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But what greatness did Alexander acquire beyond his just merits, what without sweat, what without blood, what without a price, what without labour? He drank rivers fouled with blood, crossed streams bridged by dead bodies, through hunger ate the first grass that he saw, dug through nations buried in deep snow1 and cities built beneath the earth, sailed over a battling sea2; and as he traversed the parching strands of Gedrosia and Arachosia,3 it was in the sea, not on the land, that first he saw a living plant.

If to Fortune, as to a human being, one might present Frankness in Alexander's behalf, would she not say, “When and where did you ever vouchsafe a way for the exploits of Alexander? What fortress did he ever capture by your help without the shedding of blood? What city unguarded or what regiment unarmed did you deliver into his hands? What king was found to be indolent, or what general negligent, or what watchman asleep at the gate? But no river was easy to cross, no storm was moderate, no summer's heat was without torment. Betake yourself to Antiochus, the son of Seleucus, or to Artaxerxes, the brother of Cyrus ; depart to Ptolemy Philadelphus ! Their fathers, while yet alive, proclaimed [p. 465] them kings ; they won battles that did not cost a tear ; they made merry all their lives in processions and theatres; and every one of them, because of good fortune, grew old upon the throne.

“But in the case of Alexander, though I were to mention nothing else, behold his body gashed with wounds4 from tip to toe, bruised all over, smitten at the hands of his enemies

Now with the spear, now the sword, now with mighty masses of boulders.5
On the banks of the Granicus6 his helmet was cleft through to his scalp by a sword ; at Gaza his shoulder was wounded by a missile ; at Maracanda his shin was so torn by an arrow that by the force of the blow the larger bone was broken and extruded. Somewhere in Hyrcania his neck was smitten by a stone, whereby his sight was dimmed, and for many days he was haunted by the fear of blindness. Among the Assacenians his ankle was wounded by an Indian arrow ; that was the time when he smilingly said to his flatterers, ‘this that you see is blood, not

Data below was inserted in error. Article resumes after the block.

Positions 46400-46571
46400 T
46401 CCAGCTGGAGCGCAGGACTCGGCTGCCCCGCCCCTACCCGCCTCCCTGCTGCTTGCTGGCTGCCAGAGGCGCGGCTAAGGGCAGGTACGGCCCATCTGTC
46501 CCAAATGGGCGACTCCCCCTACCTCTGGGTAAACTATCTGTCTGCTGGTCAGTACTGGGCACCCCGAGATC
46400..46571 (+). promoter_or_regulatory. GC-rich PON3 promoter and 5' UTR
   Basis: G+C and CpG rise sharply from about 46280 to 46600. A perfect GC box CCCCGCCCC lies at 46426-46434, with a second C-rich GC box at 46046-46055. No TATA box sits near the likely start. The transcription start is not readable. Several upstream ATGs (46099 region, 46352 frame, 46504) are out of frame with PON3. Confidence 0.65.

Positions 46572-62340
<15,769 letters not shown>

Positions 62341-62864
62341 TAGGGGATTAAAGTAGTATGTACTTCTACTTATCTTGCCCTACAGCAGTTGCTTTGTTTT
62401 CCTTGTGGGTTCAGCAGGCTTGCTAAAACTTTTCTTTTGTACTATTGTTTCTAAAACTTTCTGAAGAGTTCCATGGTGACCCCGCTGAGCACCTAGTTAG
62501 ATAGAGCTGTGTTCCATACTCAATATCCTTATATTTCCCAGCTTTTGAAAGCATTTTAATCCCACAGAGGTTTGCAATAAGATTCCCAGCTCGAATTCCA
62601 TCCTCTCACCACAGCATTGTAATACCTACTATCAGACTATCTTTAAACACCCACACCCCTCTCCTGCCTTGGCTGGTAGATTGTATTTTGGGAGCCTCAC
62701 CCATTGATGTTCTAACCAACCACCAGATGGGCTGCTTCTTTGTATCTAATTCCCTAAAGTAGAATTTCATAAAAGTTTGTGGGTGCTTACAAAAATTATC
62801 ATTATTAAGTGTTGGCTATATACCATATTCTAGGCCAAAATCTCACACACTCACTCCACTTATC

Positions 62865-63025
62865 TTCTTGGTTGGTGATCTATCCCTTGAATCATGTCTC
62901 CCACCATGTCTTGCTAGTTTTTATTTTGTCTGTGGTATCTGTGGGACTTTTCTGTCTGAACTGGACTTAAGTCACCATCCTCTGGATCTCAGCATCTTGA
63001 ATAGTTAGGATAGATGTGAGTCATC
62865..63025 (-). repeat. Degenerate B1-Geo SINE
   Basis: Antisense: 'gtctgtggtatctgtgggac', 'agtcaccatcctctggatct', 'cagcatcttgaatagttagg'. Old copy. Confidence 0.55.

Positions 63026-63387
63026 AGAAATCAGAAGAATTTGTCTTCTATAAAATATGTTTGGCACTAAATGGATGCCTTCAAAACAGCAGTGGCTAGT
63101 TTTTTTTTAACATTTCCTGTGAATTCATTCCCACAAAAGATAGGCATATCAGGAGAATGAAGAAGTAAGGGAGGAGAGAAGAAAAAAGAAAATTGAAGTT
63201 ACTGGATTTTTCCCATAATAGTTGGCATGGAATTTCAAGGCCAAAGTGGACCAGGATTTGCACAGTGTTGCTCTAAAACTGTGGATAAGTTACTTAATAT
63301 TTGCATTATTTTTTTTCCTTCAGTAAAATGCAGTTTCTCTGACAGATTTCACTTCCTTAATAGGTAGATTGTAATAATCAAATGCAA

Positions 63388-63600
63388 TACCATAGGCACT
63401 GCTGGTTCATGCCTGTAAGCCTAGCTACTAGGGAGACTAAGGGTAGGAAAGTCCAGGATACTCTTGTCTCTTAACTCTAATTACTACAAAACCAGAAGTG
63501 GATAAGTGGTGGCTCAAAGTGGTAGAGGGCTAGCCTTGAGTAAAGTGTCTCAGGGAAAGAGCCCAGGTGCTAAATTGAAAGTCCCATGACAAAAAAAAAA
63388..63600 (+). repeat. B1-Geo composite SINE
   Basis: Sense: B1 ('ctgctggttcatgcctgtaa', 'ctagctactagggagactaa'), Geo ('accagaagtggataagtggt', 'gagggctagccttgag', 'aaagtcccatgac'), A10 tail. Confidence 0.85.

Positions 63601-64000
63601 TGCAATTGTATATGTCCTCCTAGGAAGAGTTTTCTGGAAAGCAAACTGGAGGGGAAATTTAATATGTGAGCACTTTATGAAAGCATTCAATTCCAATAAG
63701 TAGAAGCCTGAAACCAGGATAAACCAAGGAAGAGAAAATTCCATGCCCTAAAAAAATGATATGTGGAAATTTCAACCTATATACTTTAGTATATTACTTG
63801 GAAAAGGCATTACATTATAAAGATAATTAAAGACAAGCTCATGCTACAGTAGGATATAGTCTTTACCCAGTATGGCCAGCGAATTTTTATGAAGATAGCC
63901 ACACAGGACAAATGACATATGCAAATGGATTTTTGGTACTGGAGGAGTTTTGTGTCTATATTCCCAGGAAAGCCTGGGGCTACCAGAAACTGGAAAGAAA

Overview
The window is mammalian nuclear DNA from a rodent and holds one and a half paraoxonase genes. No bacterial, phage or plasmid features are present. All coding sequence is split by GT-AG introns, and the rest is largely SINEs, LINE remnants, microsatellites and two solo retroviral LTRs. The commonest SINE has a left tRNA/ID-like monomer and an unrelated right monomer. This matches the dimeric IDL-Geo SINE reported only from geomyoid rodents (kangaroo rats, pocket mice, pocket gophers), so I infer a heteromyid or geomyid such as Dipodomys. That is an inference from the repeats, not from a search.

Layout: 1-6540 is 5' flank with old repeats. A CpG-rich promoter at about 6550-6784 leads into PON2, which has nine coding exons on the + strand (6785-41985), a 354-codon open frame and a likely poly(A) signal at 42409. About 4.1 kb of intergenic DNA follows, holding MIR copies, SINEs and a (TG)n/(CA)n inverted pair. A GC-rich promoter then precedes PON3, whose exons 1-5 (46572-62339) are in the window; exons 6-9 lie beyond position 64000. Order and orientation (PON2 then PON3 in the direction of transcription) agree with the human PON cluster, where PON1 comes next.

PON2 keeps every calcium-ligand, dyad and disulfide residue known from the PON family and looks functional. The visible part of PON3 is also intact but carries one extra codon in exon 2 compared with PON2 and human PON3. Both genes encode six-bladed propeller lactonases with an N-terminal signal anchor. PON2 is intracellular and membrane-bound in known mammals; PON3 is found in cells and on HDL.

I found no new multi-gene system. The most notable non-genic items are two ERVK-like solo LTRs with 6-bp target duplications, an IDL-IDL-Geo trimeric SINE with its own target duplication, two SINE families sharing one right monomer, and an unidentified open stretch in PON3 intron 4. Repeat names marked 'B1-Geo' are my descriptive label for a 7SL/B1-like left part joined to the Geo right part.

Ichor, that which flows from the wounds of the blessed immortals.’7
At Issus he was wounded in the thigh with a sword, as Chares8 states, by Darius the king, who had come into hand-to-hand conflict with him. Alexander himself wrote of this simply, and with complete truth, in a letter to Antipater : ‘I myself happened,’ he writes, ‘to be wounded in the thigh by a dagger. But nothing untoward resulted from the blow either [p. 467] immediately or later.’ Among the Mallians he was wounded in the breast by an arrow three feet long, which penetrated his breastplate, and someone rode up under him, arid struck him in the neck, as Aristobulus relates. When he had crossed the Taiiais against the Scythians and had routed them, he pursued them on horseback an hundred and fifty stades, though he was grievously distressed with diarrhoea.9

1 Cf. Diodorus, xvii. 82; Quintus Curtius, Hist. Alexandri, v. 3.

2 Cf. Arrian, Anabasis, vi. 19; Quintus Curtius, Hist. Alexandri, ix. 9.

3 Cf. Life of Alexander, chap. lxvi. (702 a); Arrian, Anabasis, vi. 22 ff; Quintus Curtius, Hist. Alexandri, ix. 10.

4 For the wounds of Alexander see the note on 327 a, supra, with the work of Nachstädt there referred to.

5 Homer, Il. xi. 265, 541.

6 Cf. 327 a, supra, and the notes.

7 Homer, Il. v. 340; cf. Moralia, 180 e and the note.

8 Cf. Life of Alexander, chap. xx. (675 e-f).

9 Cf. Life of Alexander, chap. xlv. (691 a); Arrian, Anabasis, iv. 4. 9; Quintus Curtius, Hist. Alexandri, vii. 9, 13.

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